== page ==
If we deal now with such a tremendous undervaluation of relationships for the sake of possessions, there might perhaps be some good reason. Sprague rightly stated:
What philosophers have said about the mind has affected the thinking of psychologists, physicians, lawyers, legislators, educators, journalists, and managers of big and little enterprises. Careless or misguided thinking by philosophers of mind leads to bad thinking by everyone else. (p. 2)
There seems to be information processing hierarchy that leads from data to information, from information to knowledge, from knowledge to truth, from truth to wisdom. Cognitive interpretation of the world seems to preoccupy most philosophers. Relationships, and particularly love are either primitivised or are considered to be more in the area of poetry and the arts than serious scientific investigations. But quasi-scientific assumptions about the heart as an organ of love are more and more confirmed by new research. HeartMath Institute has designed a new method of measuring heart activity, and they reveal new facts about our emotional life. Heart (or rather cardiac nervous system) is more and more viewed as an autonomous system responsible for much more than we have thought before. When we take into consideration that our relationships are mainly what makes us happy, it may finally be not the brain but the heart that should be the first subject of our interest. But the research of this aspect of the heart is just beginning. What we know now is that we should not reject the heritage of all cultures regarding the heart. You can find more about this research at HeartMath Institute website.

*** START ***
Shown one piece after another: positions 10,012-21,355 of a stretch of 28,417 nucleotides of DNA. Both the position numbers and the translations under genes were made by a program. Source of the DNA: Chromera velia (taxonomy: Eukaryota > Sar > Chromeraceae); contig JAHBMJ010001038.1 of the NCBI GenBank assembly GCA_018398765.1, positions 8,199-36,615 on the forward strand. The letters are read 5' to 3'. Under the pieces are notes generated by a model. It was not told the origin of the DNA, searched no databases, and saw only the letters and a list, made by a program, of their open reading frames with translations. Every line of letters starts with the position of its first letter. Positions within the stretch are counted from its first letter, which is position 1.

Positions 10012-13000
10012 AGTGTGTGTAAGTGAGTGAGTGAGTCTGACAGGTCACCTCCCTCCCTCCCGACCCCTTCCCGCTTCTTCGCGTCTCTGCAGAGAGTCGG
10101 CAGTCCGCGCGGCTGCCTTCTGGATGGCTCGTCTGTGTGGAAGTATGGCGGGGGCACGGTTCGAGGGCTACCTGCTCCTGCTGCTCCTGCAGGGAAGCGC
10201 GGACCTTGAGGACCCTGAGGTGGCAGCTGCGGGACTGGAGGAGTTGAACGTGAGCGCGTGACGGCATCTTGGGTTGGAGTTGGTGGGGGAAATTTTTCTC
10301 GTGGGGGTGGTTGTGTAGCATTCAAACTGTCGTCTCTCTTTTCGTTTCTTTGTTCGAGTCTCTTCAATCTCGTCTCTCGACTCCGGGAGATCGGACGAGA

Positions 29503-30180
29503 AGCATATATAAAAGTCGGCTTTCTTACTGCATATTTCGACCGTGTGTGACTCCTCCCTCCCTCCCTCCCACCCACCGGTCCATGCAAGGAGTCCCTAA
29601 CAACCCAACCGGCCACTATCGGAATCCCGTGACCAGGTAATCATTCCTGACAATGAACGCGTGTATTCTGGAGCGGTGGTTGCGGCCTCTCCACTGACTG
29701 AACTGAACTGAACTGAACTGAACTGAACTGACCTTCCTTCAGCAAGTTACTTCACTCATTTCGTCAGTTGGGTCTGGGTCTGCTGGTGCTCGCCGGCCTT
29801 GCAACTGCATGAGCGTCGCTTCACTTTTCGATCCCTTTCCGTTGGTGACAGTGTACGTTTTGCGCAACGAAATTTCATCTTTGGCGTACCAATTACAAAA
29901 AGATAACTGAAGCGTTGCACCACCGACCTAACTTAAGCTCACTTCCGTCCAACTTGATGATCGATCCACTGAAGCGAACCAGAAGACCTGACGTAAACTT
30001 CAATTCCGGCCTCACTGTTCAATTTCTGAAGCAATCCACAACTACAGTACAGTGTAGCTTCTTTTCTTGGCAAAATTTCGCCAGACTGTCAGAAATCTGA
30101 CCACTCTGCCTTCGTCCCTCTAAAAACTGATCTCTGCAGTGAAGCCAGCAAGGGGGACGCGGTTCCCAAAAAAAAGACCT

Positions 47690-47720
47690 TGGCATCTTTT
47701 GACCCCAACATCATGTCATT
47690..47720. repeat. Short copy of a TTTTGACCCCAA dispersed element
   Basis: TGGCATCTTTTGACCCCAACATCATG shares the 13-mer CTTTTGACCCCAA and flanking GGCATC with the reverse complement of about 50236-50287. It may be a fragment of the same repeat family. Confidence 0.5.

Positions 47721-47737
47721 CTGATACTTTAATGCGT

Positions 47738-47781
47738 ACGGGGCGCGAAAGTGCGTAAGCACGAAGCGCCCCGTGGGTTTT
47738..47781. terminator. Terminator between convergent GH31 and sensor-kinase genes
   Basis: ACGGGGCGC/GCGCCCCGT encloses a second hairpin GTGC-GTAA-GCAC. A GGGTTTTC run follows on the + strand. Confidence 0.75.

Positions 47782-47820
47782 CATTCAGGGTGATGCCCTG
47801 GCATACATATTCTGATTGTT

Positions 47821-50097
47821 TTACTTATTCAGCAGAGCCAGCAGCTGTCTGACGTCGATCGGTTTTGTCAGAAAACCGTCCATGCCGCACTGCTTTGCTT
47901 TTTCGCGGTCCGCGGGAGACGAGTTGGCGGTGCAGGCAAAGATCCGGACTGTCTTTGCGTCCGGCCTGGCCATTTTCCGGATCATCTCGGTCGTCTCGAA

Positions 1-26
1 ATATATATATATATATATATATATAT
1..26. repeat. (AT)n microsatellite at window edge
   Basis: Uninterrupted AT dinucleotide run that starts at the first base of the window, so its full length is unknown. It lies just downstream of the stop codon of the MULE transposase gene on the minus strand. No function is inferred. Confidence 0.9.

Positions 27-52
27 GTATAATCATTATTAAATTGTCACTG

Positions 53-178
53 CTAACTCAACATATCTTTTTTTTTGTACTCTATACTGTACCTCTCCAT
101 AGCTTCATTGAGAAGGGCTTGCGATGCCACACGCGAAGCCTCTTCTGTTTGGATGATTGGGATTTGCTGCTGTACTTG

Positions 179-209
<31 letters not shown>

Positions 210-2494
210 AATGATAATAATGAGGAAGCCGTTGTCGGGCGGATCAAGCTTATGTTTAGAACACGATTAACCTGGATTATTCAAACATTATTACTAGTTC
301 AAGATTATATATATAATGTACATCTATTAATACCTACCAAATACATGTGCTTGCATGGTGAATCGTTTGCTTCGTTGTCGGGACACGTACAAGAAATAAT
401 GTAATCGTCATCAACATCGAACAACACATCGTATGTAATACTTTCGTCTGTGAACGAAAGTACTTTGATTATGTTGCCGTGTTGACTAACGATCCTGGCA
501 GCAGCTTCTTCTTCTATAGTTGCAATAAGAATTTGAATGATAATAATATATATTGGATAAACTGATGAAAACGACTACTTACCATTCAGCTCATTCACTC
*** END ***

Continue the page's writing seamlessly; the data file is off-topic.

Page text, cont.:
We can most probably speak of a chain of dependencies one step longer than what we have enumerated above because as we have shown in the text about levels of happiness, wisdom is most probably linked to love. In each link of the chain there may appear distortions, misuse, and misunderstandings, but to verify the quality of the chain we need a proper verification of the final result – love. Although it might disappoint songwriters and cardio neurologists and please sociologists, I think the final confirmation of our love is not the variation of our heartbeat at the sight of the loved person but our lifestyle because real love is not about what happens to us, but what we willingly do to or for others. From the very start of our day, we make hundreds of decisions and live by hundreds of habits that may destroy or bolster us, or our closest ones, as we painfully found out in the case of our daughter. Buying a bar of chocolate or an orange turned out dangerous to our children.
We have already proven that free will is inseparably correlated with being loved. Addictions (illnesses of free will) are caused more by loneliness than by an addictive substance. Loved suffering patients who had to take morphine regularly did not develop addiction after the period of treatment ended. No wonder then that the relationship with others should be one of the most important domains of expertise. This domain of expertise is based on a very primary biological mechanism of attachment and universally admitted need for relatedness. According to Deci and Ryan, basic psychological needs include competence, autonomy, and relatedness. We have spoken about competence (expertise) a lot in these texts. In this post, we have focused on autonomy and relatedness. They seem to be in conflict but as we could see they are not.
Test your expertise in listening.
|How shall you use your power of listening?
 Sprague, E. (1999). Persons and their minds: a philosophical investigation. Westview Press.